So obviously very different priorities amongst players over what is important for enjoyable game-play. I strongly suspect TSW is going to struggle to give both sides of the train-sim audience the experience they are seeking. I'm only hypothising, but it may come down (if the decision hasn't been made already) to actively prioritise one group or another i.e. what is going to lead to best long-term sales over the various gaming platforms on which TSW has now been released. Does such a game have longevity with the console crowd, I really don't know - having only ever been a PC player, this target audience is a complete mystery to me. Though presumably DTG are confident the console market is viable long-term, and such platforms are seen as a very big potential market for the future of the game. Cheers.
     
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  9. olikas.g

    olikas.g Member

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    Thank you for the reply. This is a true discussion, not a shouting match. A bit of faith is restored. :)

    On the topics, you mentioned. Although consoles are a bit limited, but I don't think there is a big difference in player needs between console and PC players. If you check some of the PS and XBOX discussions, they are not much different from the ones int he PC section.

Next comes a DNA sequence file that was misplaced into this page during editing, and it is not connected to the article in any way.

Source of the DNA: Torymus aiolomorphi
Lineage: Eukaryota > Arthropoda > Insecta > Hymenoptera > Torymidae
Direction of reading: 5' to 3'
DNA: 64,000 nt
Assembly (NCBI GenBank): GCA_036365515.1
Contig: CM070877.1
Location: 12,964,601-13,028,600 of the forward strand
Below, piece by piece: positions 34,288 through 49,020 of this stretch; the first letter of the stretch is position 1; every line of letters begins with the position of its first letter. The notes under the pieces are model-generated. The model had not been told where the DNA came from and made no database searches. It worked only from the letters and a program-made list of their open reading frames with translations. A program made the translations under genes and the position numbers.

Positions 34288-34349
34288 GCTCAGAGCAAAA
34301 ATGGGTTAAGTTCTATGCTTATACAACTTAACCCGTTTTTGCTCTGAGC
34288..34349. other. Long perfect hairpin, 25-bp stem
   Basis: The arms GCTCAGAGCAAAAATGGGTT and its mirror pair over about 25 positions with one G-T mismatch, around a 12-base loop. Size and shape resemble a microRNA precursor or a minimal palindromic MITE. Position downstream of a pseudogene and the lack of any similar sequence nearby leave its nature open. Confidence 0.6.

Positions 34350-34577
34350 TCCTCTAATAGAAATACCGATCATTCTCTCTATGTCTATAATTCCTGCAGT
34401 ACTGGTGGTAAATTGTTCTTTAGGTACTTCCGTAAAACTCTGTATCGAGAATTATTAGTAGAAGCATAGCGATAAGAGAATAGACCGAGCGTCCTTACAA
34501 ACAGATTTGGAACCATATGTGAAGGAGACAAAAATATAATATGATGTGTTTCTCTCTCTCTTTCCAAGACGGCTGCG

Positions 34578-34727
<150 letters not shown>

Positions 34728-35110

I think the biggest difference is user's expectation of
    • the assists for the driving experience (e.g. I'd love to turn on debug hints that would indicate why the train is not moving vs. I want to have detailed manuals),
    • the accuracy of the models, assets, scenery, etc,
    • attention to quality.
    In my opinion the last one is a completely different category as the above. DTG can decide what they try to achieve for the first two. That is an artistic decision and we can either like it or not. If they aim for picking litter and putting up posters, then it is a feature. But I expect them to implement it correctly, I don't want to find unreachable collectibles or crashes. If they decide to implement braking systems simulating reality, then I expect it to simulate reality to the level what the engine allows. And I expect it to work regardless of the time of the day.